Caleb Carr

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Caleb Carr
Born (1955-08-02) August 2, 1955 (age 60)
Manhattan, New York, US
Occupation Historian and author

Caleb Carr is a military historian and author born August 2, 1955 in New York, New York.[1][2] Carr is the second of three sons born to Lucien Carr and Francesca Von Hartz.[3]

Biography[edit]

"I wanted nothing less than to be a fiction writer when I was a kid" --Caleb Carr [4]

Early years[edit]

Born August 2, 1955 in Manhattan, Carr grew up between Greenwich Village and the Lower East Side.[5] Carr is the second of three sons born to Lucien Carr and Francesca Von Hartz. His father's close circle of friends included William Burroughs, Jack Kerouac and Allen Ginsberg, who Lucien had known since his college days. Their frequent presence in the Carr household affected Carr’s future career, but not in the way one might expect: "They were noisy drunks that were a disruption," he said in a 2005 interview. "They made me determined never to be a fiction writer."[6]

Caleb Carr received his primary education from St. Luke’s School in Greenwich Village, his secondary education from Friends Seminary, also in downtown New York City.[7] He attended Kenyon College from 1973-1975 and returned to New York City in 1975 to complete his education at New York University, where, in 1977 he was awarded a Bachelor of Arts in Military and Diplomatic History.[7][8]

Much of Caleb Carr’s fiction deals with violence perpetrated by people whose behavior has its origins in childhood abuse.[9][10] These stories are rooted Carr's family history. The author's father, Lucien Carr, was born in 1925 in New York City. Lucien's parents separated when he was five, and the balance of his childhood was spent in St. Louis, where both the elder Carrs, Russell and Marion, had been born to socially prominent families.[11] When he was 12 or 13, Lucien met 28-year-old Scout Leader David Kammerer, who developed a romantic passion for him and who sexually abused Carr from the time they met.[12] Kammerer followed Lucien wherever the younger man went—including moves to out-of-state schools. Eventually the two landed in New York City.[13] Lucien Carr had left Chicago University after a failed suicide attempt, which he tried to pass off as a piece of performance art, and enrolled at Columbia University.[14] Kammerer followed him and took up residence in the West Village, not far from where his friend William Burroughs was by then living. While at Columbia, Carr met Allen Ginsberg and, through another friend, Jack Kerouac. Lucien in turn introduced the two men to one another and to Burroughs. This circle of friends, with Lucien Carr at its hub, became the nucleus of the Beat Generation. On the outside looking in was David Kammerer.[12][15]

Accounts of the Lucien Carr/David Kammerer story have varied widely. Whatever the truths behind their relationship, it ended on August 13, I944 in New York's Riverside Park. Carr stabbed Kammerer to death with a Boy Scout knife and dumped his body into the Hudson River.[16] Afterwards he went to Burroughs, who told him to turn himself in to the police. Carr instead sought out Kerouac, who helped him dispose of the murder weapon. Then the two went to a movie.[14] Finally Carr went to the New York District Attorney's office. He was charged with second degree murder, pled guilty to first degree manslaughter, and was sentenced to one-to-twenty years in prison, with a recommendation from the judge for psychiatric treatment.[11] He served almost two years of his sentence before being released on parole. Kerouac and Burroughs were arrested as material witnesses but soon were released.[17] The trial received a great deal of media attention in its day, and thrust several of the principals—Burroughs, Kerouac and Ginsberg—into the spotlight.[12]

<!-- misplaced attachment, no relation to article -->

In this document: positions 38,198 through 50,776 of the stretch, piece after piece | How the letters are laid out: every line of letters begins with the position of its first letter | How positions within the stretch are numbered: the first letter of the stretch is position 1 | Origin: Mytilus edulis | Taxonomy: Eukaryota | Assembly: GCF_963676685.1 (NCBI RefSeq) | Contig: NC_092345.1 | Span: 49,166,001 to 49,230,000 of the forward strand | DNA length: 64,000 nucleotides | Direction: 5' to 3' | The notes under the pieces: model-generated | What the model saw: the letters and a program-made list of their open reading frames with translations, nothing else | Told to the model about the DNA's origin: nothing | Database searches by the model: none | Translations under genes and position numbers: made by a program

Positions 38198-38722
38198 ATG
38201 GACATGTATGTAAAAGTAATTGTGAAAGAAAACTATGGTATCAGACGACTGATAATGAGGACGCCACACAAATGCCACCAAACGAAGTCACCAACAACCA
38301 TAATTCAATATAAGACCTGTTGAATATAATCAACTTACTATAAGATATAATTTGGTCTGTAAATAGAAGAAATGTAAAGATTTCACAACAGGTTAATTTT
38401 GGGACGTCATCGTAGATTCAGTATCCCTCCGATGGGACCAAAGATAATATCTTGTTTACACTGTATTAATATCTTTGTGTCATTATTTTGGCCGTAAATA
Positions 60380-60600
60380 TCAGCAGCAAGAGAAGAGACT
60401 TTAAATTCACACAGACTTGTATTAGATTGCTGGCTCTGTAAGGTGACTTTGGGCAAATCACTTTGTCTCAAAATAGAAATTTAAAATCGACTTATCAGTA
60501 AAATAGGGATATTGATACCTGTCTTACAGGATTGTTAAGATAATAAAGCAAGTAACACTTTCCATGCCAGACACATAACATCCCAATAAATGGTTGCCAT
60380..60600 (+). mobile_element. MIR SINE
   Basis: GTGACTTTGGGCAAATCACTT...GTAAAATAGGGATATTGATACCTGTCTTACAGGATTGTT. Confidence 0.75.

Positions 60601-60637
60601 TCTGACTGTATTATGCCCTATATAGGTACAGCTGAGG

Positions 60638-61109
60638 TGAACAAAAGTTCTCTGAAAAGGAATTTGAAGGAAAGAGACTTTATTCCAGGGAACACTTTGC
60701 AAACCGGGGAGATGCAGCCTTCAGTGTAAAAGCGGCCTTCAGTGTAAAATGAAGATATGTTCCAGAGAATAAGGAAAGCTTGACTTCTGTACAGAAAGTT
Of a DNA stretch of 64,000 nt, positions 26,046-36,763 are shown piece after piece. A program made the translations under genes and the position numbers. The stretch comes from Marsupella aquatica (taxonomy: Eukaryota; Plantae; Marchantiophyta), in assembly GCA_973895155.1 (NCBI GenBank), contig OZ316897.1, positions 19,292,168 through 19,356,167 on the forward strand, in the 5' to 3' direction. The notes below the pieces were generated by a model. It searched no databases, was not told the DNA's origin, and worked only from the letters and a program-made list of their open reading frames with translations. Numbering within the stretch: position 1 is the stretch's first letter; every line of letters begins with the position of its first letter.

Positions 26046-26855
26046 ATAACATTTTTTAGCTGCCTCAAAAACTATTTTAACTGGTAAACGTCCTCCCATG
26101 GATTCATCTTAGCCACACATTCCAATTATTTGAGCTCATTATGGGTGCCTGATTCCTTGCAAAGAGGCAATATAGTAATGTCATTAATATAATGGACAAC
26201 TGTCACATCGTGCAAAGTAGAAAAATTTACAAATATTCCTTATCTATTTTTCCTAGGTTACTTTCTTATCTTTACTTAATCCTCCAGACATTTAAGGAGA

After his release from prison Lucien Carr went to work for United Press (later United Press International). While there he met and married reporter Francesca von Hartz, and the couple had three sons: Simon, Caleb and Ethan. From 1946 until his retirement in 1993 Carr rose steadily through the ranks from copy boy to manager of the world news desk.[3]

Lucien Carr inflicted physical and emotional abuse upon his wife and children. Caleb remembers being singled out for his father's beatings: "He was enormously threatened by me, from the time I was a child—threatened by my tendency to speak what I perceived. Alcoholics don't tend to like children like that." The physical and verbal abuse fueled by alcohol and rage didn't stop even after Caleb's parents divorced when he was eight. Caleb Carr didn't learn about his father's crime until he was 18. He recalls being shocked, "but not exactly surprised."[18]

The frequent presence of Kerouac, Ginsberg and Burroughs in the Carr home was a "little unnerving." "They could be perfectly nice people one-to-one," Caleb Carr told Salon in a 1997 interview. "Kerouac was a very nice man. Allen could be a very nice guy. Burroughs was a little strange for a child. But they weren't children people. You needed to be grown up to be around them if you wanted to not be terrified. What they were up to was not gonna make any child reassured."[4]